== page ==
Meanwhile, Back at the Ranch… In Memory of the Sundowners
To describe The Ranch as unlike any other place on earth would be misleading, for it was in fact very much like a great many other places: It was a country music bar. Like every country bar, the Double-R Bar (which was its official name, printed like a cattle brand, a circle with two capital Rs underscored by a solid line) was thick with western decor. Its walls were covered with antique guns and tooled-leather maps; a small menagerie’s worth of wall-mounted heads, horns, and hooves; small, semicircular wooden tables covered with more carved and scratched graffiti than a decades-old roadside picnic table, with not so much as a thumbprint of unmarked space; well-worn riding tack; and lots of rough wood finish everywhere you looked. But The Ranch was the absolute favorite haunt of generations of Chicago country music fans for another reason.
It had a unique location, just one short flight of stairs below the busy streets of the downtown Chicago area known as The Loop, near the heart of the city’s financial district. The entrance was a nondescript, street-level doorway on Randolph Street, midway between the old Greyhound station and a dilapidated ’30s-era movie house, by then relegated to showing kung-fu flicks ’round the clock. Thousands of people passed it every day without ever knowing what it was, for there was little more than an old 8×10 once-glossy band photo and some modest hand-painted signage to suggest that an honest-to-god honky-tonk bar thrived at the bottom of those stairs. But one flight down, through a swinging door, and you were among Chicago country music royalty, for The Ranch was the home of Bob Boyd, Curt Delaney, and Don Walls, professionally known as the Sundowners.
The Sundowners. Three country gentlemen in their 50s or 60s (the first time I saw them) in matching western shirts and kerchiefs. An acoustic guitar, a big hollow-body electric, and an electric bass backed their delicate three-part cowboy harmonies. They stood at the far end of the low-ceilinged room before a sparsely decorated wall, flat like a theater backdrop or one of those Opry-inspired, low-budget local-access TV shows. No artifice, no pretension; the real deal. Their stage was a low platform surrounded by a spare wooden railing, the opening at the front bridged by a long piece of masking tape to which patrons stuck dollar bills, tips for the band in exchange for song requests from the crowd.
Invariably a full range of humanity coexisted within the walls of the Double-R: late-toiling businessmen in suits and ties, unreconstituted hillbillies in plaid shirts and pointy-toed boots, college kids, tourists foreign and domestic, curiosity seekers, the occasional celebrity… There was no hierarchy, no cause for anyone to feel anything less than at home; in the kingdom of the Sundowners, all were welcome. That policy applied to the very stage itself: all manner of musicians on tour through Chicago would stop by the Ranch and usually end up joining the band for a song. Stars like Webb Pierce and Wynn Stewart back in the day; later, rock and R&B stars, upstart punks and latter-day converts were given the same encouragement as bona fide country artists. No group was ever more indulgent or generous with their stage than the Sundowners.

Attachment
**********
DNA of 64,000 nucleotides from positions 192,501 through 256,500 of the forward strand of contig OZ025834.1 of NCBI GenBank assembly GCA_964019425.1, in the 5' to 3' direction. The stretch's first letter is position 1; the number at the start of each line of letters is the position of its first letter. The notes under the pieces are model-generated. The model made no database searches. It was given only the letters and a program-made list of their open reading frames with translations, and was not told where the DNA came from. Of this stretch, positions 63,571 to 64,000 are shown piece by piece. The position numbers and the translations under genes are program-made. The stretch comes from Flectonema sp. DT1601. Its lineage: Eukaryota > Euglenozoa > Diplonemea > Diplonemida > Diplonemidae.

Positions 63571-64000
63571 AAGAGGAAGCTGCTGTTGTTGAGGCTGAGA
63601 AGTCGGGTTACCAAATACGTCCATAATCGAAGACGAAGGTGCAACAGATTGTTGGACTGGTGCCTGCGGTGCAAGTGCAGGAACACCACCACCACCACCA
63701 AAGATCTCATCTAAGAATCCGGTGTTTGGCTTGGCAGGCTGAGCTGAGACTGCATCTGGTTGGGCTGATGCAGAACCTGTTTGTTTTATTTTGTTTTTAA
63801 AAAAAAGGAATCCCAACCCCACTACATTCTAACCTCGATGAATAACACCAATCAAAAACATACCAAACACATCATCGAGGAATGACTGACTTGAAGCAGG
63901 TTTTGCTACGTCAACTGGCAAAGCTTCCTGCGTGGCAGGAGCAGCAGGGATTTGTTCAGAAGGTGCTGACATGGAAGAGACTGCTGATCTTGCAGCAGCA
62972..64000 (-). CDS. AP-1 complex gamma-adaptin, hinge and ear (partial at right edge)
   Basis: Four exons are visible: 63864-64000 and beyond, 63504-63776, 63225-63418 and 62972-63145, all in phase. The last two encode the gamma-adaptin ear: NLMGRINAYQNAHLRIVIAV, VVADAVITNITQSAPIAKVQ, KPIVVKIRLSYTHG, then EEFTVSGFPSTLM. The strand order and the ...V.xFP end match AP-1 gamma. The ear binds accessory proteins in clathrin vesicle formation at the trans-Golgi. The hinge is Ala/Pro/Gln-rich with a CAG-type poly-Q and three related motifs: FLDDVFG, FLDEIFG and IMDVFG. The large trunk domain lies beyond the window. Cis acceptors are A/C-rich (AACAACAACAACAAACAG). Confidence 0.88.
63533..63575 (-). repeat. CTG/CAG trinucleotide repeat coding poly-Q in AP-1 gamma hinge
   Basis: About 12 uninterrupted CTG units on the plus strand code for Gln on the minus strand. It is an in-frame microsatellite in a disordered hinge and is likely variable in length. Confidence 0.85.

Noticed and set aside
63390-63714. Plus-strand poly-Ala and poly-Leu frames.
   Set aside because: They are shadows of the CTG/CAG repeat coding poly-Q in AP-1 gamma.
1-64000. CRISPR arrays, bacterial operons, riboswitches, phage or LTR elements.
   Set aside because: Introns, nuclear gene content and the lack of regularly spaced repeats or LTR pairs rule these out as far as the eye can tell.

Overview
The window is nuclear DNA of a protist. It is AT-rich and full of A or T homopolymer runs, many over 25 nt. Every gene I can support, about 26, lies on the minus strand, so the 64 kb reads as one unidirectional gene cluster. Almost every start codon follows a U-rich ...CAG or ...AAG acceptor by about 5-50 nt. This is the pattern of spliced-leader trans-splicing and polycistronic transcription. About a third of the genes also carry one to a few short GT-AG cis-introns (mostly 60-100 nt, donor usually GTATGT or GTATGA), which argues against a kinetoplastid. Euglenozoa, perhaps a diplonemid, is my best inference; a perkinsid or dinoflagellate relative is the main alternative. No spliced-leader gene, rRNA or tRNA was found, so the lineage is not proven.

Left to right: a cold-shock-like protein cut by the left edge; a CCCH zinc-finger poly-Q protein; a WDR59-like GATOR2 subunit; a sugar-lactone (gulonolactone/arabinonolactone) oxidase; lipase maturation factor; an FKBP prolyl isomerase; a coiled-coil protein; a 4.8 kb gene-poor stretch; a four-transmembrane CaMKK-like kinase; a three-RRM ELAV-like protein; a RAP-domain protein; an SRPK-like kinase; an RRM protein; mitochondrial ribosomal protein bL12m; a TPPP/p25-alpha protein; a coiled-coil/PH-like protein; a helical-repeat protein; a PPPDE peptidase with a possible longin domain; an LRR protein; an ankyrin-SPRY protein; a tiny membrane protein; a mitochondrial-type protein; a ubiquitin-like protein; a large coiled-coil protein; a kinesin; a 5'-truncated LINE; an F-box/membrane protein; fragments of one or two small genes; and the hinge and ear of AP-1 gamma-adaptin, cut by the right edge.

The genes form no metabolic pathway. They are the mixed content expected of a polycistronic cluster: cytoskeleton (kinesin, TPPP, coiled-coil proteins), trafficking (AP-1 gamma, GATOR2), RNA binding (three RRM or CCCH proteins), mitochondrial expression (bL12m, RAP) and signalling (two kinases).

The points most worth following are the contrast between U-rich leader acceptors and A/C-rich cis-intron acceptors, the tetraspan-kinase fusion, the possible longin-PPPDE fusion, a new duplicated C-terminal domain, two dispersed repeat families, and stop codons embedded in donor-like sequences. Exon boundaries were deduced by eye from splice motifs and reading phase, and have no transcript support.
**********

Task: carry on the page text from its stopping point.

And they had an amazingly deep repertoire of songs to share. The band once estimated it had learned some 25,000 songs since forming in the late ’50s. Their clear, strong voices rolled effortlessly up and down the melodies of classic cowboy material from the canons of Gene Autry and the Sons of the Pioneers, or the occasional classically styled modern hit by an artist such as George Strait. Their stage patter was loose and conversational, full of references to ex-wives and alcohol, puns on the names of songs — once again, well-worn stuff, and so what if they’d told those same jokes hundreds of times? They charmed the way only congenial elder statesmen can, with material that was slightly corny, gently seen-it-all sarcastic but never mean, and often bust-out funny: “Never hit your grandma with a shovel; it leaves a dull impression on her mind.” They were living, breathing anachronisms, ambassadors from a bygone era, and the desire to live (if only for an evening) in their world was irresistible. It was as easy as walking down that flight of stairs.
One night, emboldened by whiskey & Lone Star chasers, I told Bob Boyd how I worked at a radio station (leaving out that it was just a one-hour, Saturday-morning specialty show on the campus station) and I played their record and they were great and blah, blah, blah. Through it all, he seemed genuinely pleased to hear it — more like incredibly gracious, as I realized later. God knows I wasn’t the first or last sputtering drunk he’d ever indulged that way, but his beneficence was utterly unique to my experience. Flat-out humbling.
There is probably a similar story for each time the Sundowners took the stage; this was the spirit that endeared them to thousands of Chicago fans. A trip to The Ranch was a chance to get loose, to participate in the populist traditions of real country music, and it was the Sundowners’ pleasure to make a gift of it to anyone who came to see them. It made them beloved among local fans and artists alike; it also made them kings among men. Their legacy towers higher than the skyscrapers that sprouted up in every direction around the Double-R Bar. The Chicago country scene is a lot less fun without them, and we will not see their likes again anytime soon.
Real estate speculators evicted The Ranch from its downtown location in the late 1980s. The Sundowners continued to perform locally into the early ’90s, when Don Walls suffered a debilitating stroke. Curt Delaney died in February 1997 from complications related to a stroke. He was 71.